The rain in Spain falls mainly on the “green economy”
The Wall Street Journal reports on the sad end of Spain’s immense green-energy subsidies, which the beyond-bankrupt government is preparing to cut:
Juan Antonio Cabrero is bracing for the savings he invested in a solar-energy farm in northern Spain to disappear into light.
In 2008 Mr. Cabrero put up his €20,000 ($26,200) life savings and took on a €80,000 bank loan to buy part of the solar farm, pledging his home in nearby Tafalla as a guarantee. Spain’s government was promising more than two decades of large subsidies to spur the growth of solar energy, and Mr. Cabrero thought his investment would safely provide a nest egg for his planned retirement in 2018.
Now, because of cuts in renewable-energy subsidies the government is said to be planning, the 60-year-old Mr. Cabrero may lose both his savings and his house.
“I feel cheated, misled and assaulted by my own government,” said Mr. Cabrero, who works in sales for a company that builds hybrid-electric buses. “I never would have done this if I had known what would happen.”
That’s one of the worst things about the centrally planned subsidy state. Government involvement brings an illusion of stability, a promise of guaranteed return. The same sort of thing happens in the United States, although we don’t yet have a lot of middle-class people gambling their homes and life savings on the absurd “business models” that allowed President Obama to line the pockets of his top contributors with taxpayer loot. Green energy scams are largely a billionaire’s game in these parts.
Spain’s only talking about cutting their green subsidies back by 10 to 20 percent, but the business plans of these parasite industries are so shaky that even a ten percent loss of government subsidies spells doomsday:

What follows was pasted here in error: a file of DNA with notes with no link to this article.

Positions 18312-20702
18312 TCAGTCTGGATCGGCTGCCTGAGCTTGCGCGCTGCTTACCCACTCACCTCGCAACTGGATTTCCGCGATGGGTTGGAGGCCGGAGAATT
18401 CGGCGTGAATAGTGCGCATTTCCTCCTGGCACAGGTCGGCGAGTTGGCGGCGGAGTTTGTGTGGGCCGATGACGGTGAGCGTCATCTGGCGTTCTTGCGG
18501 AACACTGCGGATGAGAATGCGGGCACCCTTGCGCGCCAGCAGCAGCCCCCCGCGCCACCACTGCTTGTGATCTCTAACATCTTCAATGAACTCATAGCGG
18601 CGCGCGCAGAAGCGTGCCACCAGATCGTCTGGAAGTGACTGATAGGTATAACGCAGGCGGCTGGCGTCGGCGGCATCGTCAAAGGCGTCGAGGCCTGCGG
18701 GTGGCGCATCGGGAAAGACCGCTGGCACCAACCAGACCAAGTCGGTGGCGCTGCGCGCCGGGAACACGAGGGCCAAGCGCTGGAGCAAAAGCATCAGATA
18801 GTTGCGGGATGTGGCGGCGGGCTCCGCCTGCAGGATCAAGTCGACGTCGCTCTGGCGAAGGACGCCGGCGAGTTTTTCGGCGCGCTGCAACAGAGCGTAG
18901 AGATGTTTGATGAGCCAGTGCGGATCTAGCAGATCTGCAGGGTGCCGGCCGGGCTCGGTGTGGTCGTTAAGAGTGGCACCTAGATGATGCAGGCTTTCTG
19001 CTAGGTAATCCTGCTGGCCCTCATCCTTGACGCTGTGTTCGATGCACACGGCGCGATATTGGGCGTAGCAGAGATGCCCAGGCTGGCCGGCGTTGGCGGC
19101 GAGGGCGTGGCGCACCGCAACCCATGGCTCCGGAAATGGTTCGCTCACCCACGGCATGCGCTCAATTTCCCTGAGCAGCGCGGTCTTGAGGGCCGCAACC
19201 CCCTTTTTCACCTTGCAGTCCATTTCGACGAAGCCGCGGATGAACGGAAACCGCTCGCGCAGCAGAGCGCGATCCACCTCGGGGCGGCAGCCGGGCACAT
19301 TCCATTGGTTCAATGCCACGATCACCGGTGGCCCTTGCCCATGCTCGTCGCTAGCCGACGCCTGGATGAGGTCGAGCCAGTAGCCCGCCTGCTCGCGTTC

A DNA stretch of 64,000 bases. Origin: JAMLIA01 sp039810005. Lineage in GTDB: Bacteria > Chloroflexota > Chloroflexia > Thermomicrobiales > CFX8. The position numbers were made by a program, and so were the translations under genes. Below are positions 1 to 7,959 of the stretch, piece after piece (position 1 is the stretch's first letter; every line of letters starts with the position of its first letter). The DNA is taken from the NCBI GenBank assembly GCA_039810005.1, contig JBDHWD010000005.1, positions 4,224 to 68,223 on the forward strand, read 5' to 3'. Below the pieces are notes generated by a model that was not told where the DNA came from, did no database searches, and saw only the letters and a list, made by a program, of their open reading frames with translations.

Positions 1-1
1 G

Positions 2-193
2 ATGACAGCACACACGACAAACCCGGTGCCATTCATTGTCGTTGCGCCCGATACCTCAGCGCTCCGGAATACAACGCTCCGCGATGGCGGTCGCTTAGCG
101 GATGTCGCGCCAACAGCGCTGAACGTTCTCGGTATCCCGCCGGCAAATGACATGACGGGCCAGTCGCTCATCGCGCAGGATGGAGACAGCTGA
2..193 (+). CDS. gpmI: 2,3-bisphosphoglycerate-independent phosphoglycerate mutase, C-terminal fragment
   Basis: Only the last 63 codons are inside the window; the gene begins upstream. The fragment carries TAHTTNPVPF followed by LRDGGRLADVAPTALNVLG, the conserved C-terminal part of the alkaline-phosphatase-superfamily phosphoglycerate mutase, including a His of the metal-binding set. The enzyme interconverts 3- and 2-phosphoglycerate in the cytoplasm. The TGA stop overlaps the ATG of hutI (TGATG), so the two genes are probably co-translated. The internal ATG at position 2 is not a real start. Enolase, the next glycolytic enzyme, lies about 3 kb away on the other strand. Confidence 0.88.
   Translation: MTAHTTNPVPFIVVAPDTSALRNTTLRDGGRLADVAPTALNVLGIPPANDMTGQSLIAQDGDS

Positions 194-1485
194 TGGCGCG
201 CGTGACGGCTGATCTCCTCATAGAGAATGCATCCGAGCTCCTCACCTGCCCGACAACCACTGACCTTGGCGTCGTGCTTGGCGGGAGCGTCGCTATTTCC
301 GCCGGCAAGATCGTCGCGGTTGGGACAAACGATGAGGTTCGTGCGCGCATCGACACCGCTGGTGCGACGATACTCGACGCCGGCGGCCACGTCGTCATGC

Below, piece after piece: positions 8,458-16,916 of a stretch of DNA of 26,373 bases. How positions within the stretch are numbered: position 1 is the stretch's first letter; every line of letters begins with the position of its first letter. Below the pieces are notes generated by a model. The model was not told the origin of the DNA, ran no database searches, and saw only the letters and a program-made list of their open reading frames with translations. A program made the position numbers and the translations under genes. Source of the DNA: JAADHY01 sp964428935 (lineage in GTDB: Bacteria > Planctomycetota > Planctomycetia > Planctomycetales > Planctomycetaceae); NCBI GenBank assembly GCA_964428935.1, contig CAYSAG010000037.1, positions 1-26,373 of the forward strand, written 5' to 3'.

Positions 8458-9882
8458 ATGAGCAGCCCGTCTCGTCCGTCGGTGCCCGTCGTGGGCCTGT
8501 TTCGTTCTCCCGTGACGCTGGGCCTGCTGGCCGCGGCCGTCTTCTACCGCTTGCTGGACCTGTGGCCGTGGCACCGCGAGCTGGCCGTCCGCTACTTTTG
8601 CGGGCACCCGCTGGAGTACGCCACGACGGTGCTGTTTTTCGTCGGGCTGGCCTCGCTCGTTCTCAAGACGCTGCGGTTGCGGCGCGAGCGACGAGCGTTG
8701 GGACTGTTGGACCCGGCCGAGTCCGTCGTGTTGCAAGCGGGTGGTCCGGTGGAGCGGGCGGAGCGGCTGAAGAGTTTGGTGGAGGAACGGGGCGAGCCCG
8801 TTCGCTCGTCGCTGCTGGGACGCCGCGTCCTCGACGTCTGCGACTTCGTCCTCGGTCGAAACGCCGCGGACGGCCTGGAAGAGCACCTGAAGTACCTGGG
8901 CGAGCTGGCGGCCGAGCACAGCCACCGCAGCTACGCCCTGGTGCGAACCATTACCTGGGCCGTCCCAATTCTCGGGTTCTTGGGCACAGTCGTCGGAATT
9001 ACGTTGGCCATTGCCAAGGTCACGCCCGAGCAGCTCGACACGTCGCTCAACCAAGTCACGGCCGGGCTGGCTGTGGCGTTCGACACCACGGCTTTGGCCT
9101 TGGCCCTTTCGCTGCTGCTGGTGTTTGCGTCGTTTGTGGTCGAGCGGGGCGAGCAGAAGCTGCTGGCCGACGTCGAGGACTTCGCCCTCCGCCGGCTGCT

Deputy Energy Minister Alberto Nadal told representatives of Spanish and foreign banks late last month that the government was planning to cut the level of government-guaranteed revenue for renewable-energy production, a government-guaranteed payment that effectively acts as a subsidy because it is far above market rates, according to people briefed on the meeting.
Bank executives present at the meeting argued that they shouldn’t have to foot the bill for the energy overhaul by assuming any resulting losses, a senior Spanish banker said, adding that Spanish banks are still lobbying to soften the planned cuts.
Those government subsidies increase the costs for running the nation’s electrical system. For years, the subsidies and other overall costs of running the system have been higher than the amount of money generated by actual sales of power to households and businesses, resulting in a “tariff deficit.” Reducing the tariff deficit helps cash-strapped Madrid’s fiscal picture because the government likely would have to devote less money to filling that gap in future years.
Spain’s electricity system has registered deficits during most of the past decade. By May, the total accumulated deficit had reached about €26 billion ($34.04 billion). The government has promised to narrow the annual gap this year as it struggles to bring down its budget deficit and limit the rise in household electricity bills.
Such is the magic of green socialism: the little guy pays extra for his electricity so well-connected bankers and rent-seeking solar-panel moguls can make money. There have already been legal threats from international investors looking to protect their “profits.” If your “profits” vanish because government subsidies are cut by twenty percent, you’re talking about loot, not profit.